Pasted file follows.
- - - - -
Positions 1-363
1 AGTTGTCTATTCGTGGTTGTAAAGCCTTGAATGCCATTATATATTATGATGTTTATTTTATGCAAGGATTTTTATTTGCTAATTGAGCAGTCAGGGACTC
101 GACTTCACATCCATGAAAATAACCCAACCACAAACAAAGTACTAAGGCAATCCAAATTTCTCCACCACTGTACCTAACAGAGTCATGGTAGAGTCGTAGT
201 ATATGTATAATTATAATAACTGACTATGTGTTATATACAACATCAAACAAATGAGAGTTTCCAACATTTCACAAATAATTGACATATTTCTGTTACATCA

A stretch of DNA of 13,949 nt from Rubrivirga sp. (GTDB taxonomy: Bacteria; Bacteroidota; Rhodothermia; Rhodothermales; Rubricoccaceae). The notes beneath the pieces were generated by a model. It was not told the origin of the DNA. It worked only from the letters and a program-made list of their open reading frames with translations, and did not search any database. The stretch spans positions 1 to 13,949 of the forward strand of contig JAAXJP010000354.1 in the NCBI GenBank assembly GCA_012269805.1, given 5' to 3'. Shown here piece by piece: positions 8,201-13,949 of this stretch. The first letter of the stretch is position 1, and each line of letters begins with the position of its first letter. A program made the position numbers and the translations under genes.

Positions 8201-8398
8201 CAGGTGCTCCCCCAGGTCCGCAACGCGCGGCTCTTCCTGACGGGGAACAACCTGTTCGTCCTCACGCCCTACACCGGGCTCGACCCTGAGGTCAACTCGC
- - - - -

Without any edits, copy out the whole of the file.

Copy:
Positions 1-363
1 AGTTGTCTATTCGTGGTTGTAAAGCCTTGAATGCCATTATATATTATGATGTTTATTTTATGCAAGGATTTTTATTTGCTAATTGAGCAGTCAGGGACTC
101 GACTTCACATCCATGAAAATAACCCAACCACAAACAAAGTACTAAGGCAATCCAAATTTCTCCACCACTGTACCTAACAGAGTCATGGTAGAGTCGTAGT
201 ATATGTATAATTATAATAACTGACTATGTGTTATATACAACATCAAACAAATGAGAGTTTCCAACATTTCACAAATAATTGACATATTTCTGTTACATCA

A stretch of DNA of 13,949 nt from Rubrivirga sp. (GTDB taxonomy: Bacteria; Bacteroidota; Rhodothermia; Rhodothermales; Rubricoccaceae). The notes beneath the pieces were generated by a model. It was not told the origin of the DNA. It worked only from the letters and a program-made list of their open reading frames with translations, and did not search any database. The stretch spans positions 1 to 13,949 of the forward strand of contig JAAXJP010000354.1 in the NCBI GenBank assembly GCA_012269805.1, given 5' to 3'. Shown here piece by piece: positions 8,201-13,949 of this stretch. The first letter of the stretch is position 1, and each line of letters begins with the position of its first letter. A program made the position numbers and the translations under genes.

Positions 8201-8398
8201 CAGGTGCTCCCCCAGGTCCGCAACGCGCGGCTCTTCCTGACGGGGAACAACCTGTTCGTCCTCACGCCCTACACCGGGCTCGACCCTGAGGTCAACTCGC